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Residents in the town of Troy are trying to figure out what to do with an unexpected windfall.

When former resident Betty Giorgianni died at the age of 90 earlier in April, she left the town a gift of $821,500.

For a large city, that might be a drop in the bucket, but for this community of about 2,000 people in the southwest corner of New Hampshire, it’s a big deal.

The gift amounts to roughly half of the town’s overall annual budget.

Tom Matson is chairman of the Troy Board of Selectmen. He joined NHPR’s Morning Edition to talk about the gift.


The New Hampshire attorney general's office is reminding consumers that nonprofit charitable groups have to register with the state, after getting complaints about a group selling raffle tickets.

The Charitable Trust Unit says people bought tickets from a nonprofit called Smile God Loves U Foundation, which said it was helping people get treatment for heroin addiction. It wasn't registered.

It sold tickets to benefit a substance abuse treatment center. A $50 ticket offered a chance to win two snowmobiles with a trailer or $12,500.

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In the holiday season, many Granite Staters think about donations to the charities and nonprofits in New Hampshire and elsewhere that work on a wide array of causes. Deciding where to give can be difficult, though -- with questions about which groups use the money most effectively, and how to judge their performance.

This program was originally broadcast on 12/14/15.


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Last month China ended its controversial one-child policy – but is the change as radical as it’s been made out to be by officials and news outlets? Today, a reporter on China's new "two-child policy"... and why the country really needs to focus on sex-ed. Plus, Millennials are sometimes derided as a generation slacktivists, and don't have the spending power of their elders – but non-profits are betting on them for the future. From socially conscious spending, to gimmicky donation challenges, we explore how Millennials are changing the face of charitable giving.

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When it comes to stump speeches, presidential contenders want their words to resonate with as many voters as possible – which may explain why Donald Trump speaks to the public at a 4th grade reading level. Today, the strategy of simplicity. Then, they say charity begins at home - but can altruism go too far? We take a look at the complicated motivations behind the actions of extreme "do-gooders", and the strangely hostile reactions they sometimes face from the world around them.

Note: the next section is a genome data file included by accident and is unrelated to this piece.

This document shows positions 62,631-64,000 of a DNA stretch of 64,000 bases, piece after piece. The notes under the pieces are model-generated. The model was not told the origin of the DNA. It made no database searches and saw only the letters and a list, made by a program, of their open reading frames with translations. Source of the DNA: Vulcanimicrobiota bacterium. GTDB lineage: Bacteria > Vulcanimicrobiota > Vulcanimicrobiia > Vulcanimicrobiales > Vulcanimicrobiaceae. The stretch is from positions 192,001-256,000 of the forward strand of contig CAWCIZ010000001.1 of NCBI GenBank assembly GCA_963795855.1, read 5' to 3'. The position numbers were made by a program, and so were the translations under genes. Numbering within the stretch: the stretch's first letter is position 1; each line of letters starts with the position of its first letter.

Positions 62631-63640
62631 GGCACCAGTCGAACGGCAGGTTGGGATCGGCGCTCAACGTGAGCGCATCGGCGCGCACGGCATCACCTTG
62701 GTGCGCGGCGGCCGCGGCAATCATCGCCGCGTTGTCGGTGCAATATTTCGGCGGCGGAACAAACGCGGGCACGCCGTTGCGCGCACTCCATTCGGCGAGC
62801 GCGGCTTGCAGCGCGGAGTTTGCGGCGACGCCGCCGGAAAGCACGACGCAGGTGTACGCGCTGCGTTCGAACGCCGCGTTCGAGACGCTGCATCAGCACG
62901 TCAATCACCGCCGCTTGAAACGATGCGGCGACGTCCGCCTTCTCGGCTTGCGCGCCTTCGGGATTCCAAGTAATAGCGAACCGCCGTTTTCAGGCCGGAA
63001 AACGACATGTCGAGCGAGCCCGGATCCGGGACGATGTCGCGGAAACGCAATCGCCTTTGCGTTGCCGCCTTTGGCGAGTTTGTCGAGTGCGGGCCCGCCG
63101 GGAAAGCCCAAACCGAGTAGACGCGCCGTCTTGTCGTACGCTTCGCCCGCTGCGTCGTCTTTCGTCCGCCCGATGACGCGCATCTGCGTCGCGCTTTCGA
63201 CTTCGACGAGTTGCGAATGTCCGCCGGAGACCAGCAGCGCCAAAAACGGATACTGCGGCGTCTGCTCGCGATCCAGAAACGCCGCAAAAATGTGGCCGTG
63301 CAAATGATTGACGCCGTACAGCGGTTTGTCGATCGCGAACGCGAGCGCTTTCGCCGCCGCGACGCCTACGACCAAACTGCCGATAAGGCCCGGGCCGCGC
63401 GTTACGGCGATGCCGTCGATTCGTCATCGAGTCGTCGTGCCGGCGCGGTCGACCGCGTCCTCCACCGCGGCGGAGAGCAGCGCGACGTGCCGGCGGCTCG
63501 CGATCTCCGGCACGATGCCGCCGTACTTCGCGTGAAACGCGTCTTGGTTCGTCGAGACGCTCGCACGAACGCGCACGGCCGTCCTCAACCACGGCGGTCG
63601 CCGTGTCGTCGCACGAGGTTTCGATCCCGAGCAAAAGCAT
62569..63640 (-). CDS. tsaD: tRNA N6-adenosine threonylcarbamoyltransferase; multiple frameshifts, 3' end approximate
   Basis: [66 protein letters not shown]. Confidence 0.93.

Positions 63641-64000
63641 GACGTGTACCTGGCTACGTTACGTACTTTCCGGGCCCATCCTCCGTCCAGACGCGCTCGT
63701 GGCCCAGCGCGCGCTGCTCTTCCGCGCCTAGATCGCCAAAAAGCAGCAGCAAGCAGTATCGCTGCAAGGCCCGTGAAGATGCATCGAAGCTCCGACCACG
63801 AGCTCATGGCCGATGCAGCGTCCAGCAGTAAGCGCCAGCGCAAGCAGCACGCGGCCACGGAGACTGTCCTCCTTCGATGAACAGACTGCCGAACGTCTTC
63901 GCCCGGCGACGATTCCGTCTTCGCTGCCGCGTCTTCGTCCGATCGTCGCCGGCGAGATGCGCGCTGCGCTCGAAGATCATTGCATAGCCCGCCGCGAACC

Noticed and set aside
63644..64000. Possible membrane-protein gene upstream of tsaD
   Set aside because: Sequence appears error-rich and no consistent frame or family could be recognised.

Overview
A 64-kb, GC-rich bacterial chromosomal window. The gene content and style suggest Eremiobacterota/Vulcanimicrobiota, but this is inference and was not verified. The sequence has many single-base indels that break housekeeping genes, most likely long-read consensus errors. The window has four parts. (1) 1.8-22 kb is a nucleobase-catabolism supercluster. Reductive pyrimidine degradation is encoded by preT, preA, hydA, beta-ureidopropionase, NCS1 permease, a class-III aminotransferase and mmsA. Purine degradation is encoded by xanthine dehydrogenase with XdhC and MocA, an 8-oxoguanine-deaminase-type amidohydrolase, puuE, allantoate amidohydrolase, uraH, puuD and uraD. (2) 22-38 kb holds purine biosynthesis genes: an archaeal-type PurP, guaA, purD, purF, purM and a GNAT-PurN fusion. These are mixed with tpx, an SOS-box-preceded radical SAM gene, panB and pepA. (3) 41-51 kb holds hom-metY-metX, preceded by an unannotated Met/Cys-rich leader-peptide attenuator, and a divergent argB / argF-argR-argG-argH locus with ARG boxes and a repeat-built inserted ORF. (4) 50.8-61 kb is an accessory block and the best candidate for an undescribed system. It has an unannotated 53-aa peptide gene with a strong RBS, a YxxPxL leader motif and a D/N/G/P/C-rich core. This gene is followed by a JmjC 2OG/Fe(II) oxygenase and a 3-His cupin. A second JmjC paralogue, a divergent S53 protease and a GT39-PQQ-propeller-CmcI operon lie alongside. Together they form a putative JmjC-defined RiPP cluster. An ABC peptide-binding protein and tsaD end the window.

They say charity begins at home - but can altruism go too far? Today on Word of Mouth, a look at the complicated motivations behind the actions of extreme "do-gooders", and the strangely hostile reactions they sometimes face from the world around them. Plus, a historical look at presidential debates: Brady Carlson talks about how and when they became influential parts of the process, and remembers some noteworthy zingers and gaffes from decades past. 

Listen to the full show

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Lots of organizations use 5ks and "fun runs" to raise money for charity – few involve sitting on a couch for hours at a time.  Today, how a super-fast, bizarre style of video-game playing has become a fundraising cash cow. Plus, we’ll celebrate the 30th anniversary of the video game industry’s most lucrative character of all time: Mario! Then, as the Daily Show’s “Senior Muslim or Foreign Looking Correspondent,” Aasif Mandvi helped Americans laugh at their own prejudice. We’ll hear why he almost refused the job. 

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Once relegated to fanzines and the occasional bookstore, “fan fiction” is quickly becoming more accessible, more mainstream, and in some cases, more of a headache for authors who inspired the fans in the first place. On today’s show, why some authors are bucking against the trend.